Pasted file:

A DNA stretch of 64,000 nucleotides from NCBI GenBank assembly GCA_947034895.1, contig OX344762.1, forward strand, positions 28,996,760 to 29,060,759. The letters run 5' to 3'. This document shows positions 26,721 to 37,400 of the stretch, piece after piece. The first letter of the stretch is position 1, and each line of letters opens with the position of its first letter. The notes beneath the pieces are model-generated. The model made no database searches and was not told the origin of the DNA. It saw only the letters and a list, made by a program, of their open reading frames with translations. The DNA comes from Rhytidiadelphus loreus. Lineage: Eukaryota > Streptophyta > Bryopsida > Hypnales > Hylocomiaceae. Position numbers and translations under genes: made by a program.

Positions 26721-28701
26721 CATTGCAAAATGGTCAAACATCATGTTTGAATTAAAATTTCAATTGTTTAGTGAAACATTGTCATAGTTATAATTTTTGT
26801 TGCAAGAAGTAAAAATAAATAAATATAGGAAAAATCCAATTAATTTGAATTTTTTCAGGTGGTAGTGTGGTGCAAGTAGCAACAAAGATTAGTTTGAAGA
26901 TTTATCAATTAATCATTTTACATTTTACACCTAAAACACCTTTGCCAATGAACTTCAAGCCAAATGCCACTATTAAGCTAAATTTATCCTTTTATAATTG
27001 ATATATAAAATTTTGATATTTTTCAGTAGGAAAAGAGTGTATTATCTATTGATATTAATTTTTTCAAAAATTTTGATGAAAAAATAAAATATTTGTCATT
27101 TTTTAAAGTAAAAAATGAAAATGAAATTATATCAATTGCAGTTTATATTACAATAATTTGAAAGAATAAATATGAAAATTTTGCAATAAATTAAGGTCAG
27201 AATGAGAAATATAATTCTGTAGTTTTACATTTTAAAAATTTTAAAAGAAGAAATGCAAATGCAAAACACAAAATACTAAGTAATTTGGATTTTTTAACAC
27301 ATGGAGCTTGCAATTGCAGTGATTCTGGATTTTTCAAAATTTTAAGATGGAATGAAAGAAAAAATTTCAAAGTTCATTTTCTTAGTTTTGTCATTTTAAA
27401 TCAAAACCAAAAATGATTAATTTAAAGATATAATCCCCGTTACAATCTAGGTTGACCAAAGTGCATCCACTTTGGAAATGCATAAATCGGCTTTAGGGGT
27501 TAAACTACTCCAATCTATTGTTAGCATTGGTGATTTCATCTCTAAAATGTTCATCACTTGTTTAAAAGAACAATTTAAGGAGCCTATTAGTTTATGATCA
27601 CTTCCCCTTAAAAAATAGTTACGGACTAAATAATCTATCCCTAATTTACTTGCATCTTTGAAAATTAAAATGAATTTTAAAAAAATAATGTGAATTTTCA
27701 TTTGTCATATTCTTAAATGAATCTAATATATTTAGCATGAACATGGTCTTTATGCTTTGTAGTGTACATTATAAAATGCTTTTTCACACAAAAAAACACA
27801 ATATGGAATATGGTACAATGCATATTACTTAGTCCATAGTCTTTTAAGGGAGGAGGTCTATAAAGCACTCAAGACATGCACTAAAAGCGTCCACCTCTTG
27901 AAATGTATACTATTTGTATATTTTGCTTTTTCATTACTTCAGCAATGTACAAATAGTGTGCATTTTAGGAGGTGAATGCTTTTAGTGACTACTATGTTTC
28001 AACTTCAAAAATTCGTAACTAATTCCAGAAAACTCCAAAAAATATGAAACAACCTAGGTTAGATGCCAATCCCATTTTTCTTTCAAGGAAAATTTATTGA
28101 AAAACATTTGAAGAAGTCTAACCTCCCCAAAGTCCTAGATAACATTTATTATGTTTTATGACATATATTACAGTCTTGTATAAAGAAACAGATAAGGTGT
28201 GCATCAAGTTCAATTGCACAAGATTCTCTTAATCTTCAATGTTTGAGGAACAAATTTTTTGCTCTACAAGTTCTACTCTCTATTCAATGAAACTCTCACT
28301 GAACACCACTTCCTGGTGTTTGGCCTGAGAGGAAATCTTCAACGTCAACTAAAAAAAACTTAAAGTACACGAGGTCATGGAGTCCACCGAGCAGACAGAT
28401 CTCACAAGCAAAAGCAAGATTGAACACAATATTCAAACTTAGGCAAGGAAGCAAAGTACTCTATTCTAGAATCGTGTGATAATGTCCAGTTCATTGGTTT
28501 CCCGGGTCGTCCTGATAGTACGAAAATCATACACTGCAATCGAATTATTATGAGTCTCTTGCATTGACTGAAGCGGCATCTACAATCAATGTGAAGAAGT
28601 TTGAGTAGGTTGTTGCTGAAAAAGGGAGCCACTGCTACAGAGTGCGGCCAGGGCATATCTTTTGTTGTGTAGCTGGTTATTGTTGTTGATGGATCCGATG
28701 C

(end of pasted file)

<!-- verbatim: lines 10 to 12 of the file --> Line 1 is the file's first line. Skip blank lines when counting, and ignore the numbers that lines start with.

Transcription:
27401 TCAAAACCAAAAATGATTAATTTAAAGATATAATCCCCGTTACAATCTAGGTTGACCAAAGTGCATCCACTTTGGAAATGCATAAATCGGCTTTAGGGGT
27501 TAAACTACTCCAATCTATTGTTAGCATTGGTGATTTCATCTCTAAAATGTTCATCACTTGTTTAAAAGAACAATTTAAGGAGCCTATTAGTTTATGATCA
27601 CTTCCCCTTAAAAAATAGTTACGGACTAAATAATCTATCCCTAATTTACTTGCATCTTTGAAAATTAAAATGAATTTTAAAAAAATAATGTGAATTTTCA